Noem and Ravnsborg respond to lawsuit against them for “Riot Boosting” pipeline bill

PIERRE, S.D. — Gov. Noem and Attorney General Jason Ravnsborg are asking a federal judge to dismiss a lawsuit filed against them by the ACLU that challenges Gov. Noem’s “Riot Boosting” pipeline bill.

Noem and Ravnsborg filed a response to the lawsuit on April 16.

The response argues that the new law doesn’t threaten protected speech and that the state has immunity from the lawsuit, which should therefore be thrown out.

The ACLU filed the suit on March 28, the day after Gov. Noem signed Senate Bill 189 into law. The bill is designed to spread the costs associated with policing potential Keystone XL pipeline protests.

North Dakota spent $38 million to control similar protests against the Dakota Access Pipeline in 2016 and 2017.

Senate Bill 189 would seek money from those deemed to be”riot boosting,” or participating in, encouraging or funding destructive protests, in order to help offset the costs.

The ACLU is arguing that the law violates the First and Fourteenth Amendment by chilling free speech and the right to protest, and failing to adequately specify what conduct would lead to being penalized.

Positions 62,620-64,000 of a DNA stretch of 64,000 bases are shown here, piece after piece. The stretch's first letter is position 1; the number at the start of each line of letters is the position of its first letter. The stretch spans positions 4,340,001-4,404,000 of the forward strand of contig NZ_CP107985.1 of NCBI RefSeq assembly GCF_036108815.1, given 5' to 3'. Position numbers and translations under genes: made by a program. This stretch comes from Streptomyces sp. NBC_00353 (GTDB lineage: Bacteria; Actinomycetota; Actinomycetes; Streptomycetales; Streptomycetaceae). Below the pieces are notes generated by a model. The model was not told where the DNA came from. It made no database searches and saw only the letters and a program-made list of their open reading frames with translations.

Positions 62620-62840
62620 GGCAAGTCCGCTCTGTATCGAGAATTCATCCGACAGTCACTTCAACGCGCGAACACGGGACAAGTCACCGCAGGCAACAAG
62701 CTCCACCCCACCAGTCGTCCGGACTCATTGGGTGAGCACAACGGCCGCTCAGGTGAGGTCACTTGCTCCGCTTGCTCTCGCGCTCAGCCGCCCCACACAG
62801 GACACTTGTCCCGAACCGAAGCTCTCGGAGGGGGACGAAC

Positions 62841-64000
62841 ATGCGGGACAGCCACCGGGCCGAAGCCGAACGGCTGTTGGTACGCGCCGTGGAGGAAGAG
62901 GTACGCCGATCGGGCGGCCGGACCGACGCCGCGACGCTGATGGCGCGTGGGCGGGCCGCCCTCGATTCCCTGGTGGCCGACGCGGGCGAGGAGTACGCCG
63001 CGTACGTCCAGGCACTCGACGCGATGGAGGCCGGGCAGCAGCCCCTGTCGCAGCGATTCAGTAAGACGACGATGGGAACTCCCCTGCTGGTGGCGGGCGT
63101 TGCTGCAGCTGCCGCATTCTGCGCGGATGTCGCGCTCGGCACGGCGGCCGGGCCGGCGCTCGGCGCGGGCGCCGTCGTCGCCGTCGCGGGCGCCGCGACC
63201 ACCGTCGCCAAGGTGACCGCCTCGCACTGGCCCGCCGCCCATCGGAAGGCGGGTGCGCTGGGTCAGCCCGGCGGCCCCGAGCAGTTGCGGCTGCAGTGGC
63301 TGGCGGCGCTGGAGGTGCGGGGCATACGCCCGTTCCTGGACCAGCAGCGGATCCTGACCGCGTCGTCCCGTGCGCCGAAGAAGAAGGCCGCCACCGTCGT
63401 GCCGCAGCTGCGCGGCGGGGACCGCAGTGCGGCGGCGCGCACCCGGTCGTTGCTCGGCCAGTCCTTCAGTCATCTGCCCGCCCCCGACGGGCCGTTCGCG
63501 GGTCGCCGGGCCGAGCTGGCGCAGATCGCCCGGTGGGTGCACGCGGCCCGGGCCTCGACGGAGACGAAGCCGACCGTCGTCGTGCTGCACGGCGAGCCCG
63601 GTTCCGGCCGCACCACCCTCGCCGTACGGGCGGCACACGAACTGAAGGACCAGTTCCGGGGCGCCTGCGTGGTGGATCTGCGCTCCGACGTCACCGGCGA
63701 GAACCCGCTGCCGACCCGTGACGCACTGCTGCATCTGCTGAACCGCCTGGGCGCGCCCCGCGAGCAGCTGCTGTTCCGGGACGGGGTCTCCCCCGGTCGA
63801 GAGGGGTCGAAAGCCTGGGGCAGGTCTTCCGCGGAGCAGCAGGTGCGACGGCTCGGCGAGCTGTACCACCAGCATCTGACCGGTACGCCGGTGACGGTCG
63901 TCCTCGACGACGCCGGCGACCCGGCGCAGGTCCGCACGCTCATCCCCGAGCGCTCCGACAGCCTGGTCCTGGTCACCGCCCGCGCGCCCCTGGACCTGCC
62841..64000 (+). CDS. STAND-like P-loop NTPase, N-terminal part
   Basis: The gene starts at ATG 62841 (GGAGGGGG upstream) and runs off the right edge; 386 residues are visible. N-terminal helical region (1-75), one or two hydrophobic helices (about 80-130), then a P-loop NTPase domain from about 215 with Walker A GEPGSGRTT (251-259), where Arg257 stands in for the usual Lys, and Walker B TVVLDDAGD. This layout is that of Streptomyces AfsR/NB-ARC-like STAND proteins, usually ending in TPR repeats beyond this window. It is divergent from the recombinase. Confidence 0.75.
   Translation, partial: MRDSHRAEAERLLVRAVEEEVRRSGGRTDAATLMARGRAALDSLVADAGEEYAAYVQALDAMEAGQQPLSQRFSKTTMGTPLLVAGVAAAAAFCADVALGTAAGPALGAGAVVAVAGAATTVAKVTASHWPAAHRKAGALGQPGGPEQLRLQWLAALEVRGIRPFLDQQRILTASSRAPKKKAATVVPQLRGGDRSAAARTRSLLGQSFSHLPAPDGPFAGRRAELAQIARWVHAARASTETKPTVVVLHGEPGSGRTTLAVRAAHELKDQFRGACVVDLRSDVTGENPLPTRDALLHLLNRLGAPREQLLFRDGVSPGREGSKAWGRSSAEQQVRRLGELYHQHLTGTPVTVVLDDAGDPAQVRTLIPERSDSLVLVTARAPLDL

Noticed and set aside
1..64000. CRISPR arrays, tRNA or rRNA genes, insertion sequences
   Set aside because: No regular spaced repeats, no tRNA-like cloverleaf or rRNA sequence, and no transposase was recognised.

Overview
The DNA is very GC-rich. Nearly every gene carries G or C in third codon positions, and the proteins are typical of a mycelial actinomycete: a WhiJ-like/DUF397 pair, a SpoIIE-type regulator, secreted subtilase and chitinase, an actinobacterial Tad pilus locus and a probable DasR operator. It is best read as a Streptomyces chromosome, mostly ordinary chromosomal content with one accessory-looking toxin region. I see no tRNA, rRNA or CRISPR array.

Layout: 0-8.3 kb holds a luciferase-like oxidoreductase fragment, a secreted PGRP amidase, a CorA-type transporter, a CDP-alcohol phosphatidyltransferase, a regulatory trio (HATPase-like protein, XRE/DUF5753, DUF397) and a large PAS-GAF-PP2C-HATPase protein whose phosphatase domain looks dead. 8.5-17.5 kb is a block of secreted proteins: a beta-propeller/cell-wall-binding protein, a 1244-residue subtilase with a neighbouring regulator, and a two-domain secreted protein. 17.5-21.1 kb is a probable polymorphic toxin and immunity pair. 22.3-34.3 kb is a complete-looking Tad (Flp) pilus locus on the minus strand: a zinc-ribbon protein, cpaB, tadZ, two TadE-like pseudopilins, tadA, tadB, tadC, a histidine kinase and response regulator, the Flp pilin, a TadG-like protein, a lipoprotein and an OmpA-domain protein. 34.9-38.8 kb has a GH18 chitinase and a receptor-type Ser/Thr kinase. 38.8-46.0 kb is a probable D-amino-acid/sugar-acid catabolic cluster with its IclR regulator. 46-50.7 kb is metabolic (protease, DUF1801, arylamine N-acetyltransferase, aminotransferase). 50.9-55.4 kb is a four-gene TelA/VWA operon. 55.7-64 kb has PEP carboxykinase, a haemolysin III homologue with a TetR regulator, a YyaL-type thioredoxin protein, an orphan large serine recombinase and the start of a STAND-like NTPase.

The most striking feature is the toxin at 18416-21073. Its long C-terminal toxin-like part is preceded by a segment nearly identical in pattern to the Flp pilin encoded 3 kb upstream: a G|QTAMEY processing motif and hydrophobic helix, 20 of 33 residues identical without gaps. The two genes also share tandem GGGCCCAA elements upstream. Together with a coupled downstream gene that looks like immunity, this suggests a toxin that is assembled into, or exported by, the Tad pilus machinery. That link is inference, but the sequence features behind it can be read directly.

The lawsuit also takes aim at two other South Dakota laws which already existed before Noem’s pipeline bill. They make participating in or directing and soliciting others to use force or violence during a riot a felony.

The ACLU says that the laws are too vague, invite arbitrary enforcement and “will result in indiscriminate targeting of peaceful organizers.”

The lawsuit also points out that Gov. Noem didn’t consult with any Native American tribes or environmental groups on the bill.

Noem and Ravnsborg deny this in the response filed Tuesday, which argues “All citizens of the state, including tribes, tribal members, and environmental groups, were equally allowed to participate in the legislative process.”

The bill was introduced just days before the deadline to approve or kill it, leaving little time for the public and lawmakers to process it and provide feedback.

Pennington County Sheriff Kevin Thom is also named as a defendant in the lawsuit because of his official role in enforcing the challenged laws. Thom has yet to respond.

The $8 billion pipeline project would carry about 800,000 barrels of crude oil per day through Montana and South Dakota to Nebraska, where it would connect with lines going to refineries along the U.S. Gulf of Mexico.

It’s currently tied up in court because a Montana judge blocked its construction, citing concerns that its cumulative environmental impacts have not been fully studied.






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